For Immediate Release: Aug. 3, 2011
By the Office of Naval Research
ARLINGTON, Va.—A mobile phone app that teaches players about flight dynamics has been downloaded more than 10,000 times a week, the Office of Naval Research (ONR), which funded the technology, announced on Aug. 2.
ONR and partner Iridescent, an educational nonprofit helping underserved youth, published Build A Bird, a “smart” phone application “that helps users gain an understanding of how birds have adapted to survive in specific environments,” said Dr. Kam Ng, ONR’s deputy director of research, whose office oversees the effort.
Efforts such as the investment in mobile phone apps demonstrate the Department of the Navy’s commitment to investing in K-12 science, technology, engineering and mathematics (STEM) education and outreach. The focus on STEM is vital to the Navy as more than 50 percent of its scientists and engineers become eligible for retirement by 2020,
Players can test their learning by creating a bird that conforms to a specific climate. The goal is to teach about the aerodynamics of flight as they relate to the Navy, Ng said.
Build A Bird went live on Apple’s iTunes mobile app store on July 13, and was listed as a new and noteworthy free app. The game is also available on the Android Market.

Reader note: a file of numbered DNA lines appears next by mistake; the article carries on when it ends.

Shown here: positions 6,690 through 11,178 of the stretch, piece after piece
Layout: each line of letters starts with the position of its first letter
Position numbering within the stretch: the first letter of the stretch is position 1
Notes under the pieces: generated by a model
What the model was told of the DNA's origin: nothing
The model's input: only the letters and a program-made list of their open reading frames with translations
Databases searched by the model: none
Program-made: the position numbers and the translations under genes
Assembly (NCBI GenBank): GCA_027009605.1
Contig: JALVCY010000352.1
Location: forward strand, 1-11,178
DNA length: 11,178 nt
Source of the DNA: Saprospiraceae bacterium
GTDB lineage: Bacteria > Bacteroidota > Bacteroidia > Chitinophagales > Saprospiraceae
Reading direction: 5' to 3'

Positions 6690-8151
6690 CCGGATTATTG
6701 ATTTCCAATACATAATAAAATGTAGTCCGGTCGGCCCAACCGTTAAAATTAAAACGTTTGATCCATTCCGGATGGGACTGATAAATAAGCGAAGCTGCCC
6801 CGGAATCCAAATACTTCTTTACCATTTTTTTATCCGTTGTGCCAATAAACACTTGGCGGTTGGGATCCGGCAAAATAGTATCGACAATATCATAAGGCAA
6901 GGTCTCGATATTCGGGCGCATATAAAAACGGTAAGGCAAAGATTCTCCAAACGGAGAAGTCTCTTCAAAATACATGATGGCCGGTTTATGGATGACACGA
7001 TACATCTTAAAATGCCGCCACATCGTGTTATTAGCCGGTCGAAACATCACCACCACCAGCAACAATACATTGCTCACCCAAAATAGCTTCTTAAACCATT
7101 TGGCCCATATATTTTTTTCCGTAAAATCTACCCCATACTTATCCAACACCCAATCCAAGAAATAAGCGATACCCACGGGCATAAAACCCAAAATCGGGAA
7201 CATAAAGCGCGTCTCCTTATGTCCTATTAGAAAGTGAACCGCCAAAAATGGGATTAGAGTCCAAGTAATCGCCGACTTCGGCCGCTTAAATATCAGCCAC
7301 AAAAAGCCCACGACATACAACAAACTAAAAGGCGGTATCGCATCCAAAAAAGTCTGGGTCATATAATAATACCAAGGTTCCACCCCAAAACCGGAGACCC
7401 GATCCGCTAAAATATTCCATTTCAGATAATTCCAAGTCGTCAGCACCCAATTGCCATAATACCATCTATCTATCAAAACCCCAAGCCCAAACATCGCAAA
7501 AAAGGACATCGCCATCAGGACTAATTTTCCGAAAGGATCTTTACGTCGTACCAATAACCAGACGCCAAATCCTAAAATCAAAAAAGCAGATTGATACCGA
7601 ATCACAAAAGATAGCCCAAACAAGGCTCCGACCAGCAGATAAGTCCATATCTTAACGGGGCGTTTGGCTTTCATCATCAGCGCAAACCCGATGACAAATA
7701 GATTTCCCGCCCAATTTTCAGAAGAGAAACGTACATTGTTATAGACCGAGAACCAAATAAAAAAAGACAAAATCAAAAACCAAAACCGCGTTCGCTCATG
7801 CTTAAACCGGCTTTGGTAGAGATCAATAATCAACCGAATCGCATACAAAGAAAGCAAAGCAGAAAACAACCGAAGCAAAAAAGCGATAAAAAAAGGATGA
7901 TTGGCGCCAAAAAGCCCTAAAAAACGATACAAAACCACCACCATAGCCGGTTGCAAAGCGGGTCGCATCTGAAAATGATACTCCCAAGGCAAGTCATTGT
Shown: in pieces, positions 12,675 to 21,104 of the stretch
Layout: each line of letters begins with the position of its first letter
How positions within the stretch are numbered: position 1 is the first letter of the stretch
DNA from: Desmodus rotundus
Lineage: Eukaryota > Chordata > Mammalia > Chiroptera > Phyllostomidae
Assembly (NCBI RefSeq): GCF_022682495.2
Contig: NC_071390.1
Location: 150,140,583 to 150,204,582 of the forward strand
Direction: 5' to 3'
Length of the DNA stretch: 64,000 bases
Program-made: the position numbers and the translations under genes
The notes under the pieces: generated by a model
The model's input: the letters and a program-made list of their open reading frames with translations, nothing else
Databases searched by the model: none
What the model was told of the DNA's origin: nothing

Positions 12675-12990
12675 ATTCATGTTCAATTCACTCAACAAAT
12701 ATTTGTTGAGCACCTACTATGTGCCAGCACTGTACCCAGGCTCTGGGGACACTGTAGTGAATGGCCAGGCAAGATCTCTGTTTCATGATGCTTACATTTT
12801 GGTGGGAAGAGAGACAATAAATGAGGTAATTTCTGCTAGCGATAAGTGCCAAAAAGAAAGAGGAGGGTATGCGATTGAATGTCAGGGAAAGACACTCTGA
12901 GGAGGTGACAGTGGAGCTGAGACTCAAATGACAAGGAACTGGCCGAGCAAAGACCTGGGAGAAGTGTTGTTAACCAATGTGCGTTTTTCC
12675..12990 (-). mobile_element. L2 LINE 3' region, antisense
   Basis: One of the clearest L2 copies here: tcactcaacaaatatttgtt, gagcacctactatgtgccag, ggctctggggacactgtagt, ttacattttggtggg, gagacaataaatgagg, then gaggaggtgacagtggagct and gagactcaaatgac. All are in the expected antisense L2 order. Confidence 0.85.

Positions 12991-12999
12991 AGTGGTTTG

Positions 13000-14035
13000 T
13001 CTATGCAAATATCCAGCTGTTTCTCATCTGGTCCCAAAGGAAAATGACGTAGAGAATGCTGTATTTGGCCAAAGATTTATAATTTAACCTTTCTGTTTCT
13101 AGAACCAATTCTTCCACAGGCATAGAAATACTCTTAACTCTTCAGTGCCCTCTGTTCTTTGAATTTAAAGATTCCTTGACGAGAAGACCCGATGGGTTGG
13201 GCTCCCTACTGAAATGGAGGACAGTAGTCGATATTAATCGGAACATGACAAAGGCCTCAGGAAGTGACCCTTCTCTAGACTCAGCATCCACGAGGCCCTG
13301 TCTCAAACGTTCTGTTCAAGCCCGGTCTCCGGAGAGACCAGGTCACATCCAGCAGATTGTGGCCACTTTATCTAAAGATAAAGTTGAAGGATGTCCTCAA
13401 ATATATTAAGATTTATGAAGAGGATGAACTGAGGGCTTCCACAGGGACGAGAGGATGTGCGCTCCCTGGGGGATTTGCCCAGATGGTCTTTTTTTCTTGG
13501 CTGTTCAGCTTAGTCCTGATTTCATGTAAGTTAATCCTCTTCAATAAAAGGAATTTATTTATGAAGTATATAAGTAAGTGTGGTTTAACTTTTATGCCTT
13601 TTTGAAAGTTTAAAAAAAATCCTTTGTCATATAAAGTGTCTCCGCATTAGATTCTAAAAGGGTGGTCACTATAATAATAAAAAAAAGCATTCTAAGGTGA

Iridescent first demonstrated Build A Bird at the Naval STEM Forum held in June.
ONR and Iridescent also have teamed to develop another app called “Robo Zoo” that will immerse players in a storyline where they build an underwater robot to save visitors to an undersea robotic marine theme park. The app is expected to be released in late October.
“The idea is to get kids excited about the dynamics of motion and control and to learn about engineering and do some problem solving,” Ng said.
About the Office of Naval Research
The Department of the Navy's Office of Naval Research (ONR) provides the science and technology necessary to maintain the Navy and Marine Corps' technological advantage. Through its affiliates, ONR is a leader in science and technology with engagement in 50 states, 70 countries, 1,035 institutions of higher learning and 914 industry partners. ONR employs approximately 1,400 people, comprising uniformed, civilian and contract personnel, with additional employees at the Naval Research Lab in Washington, D.C.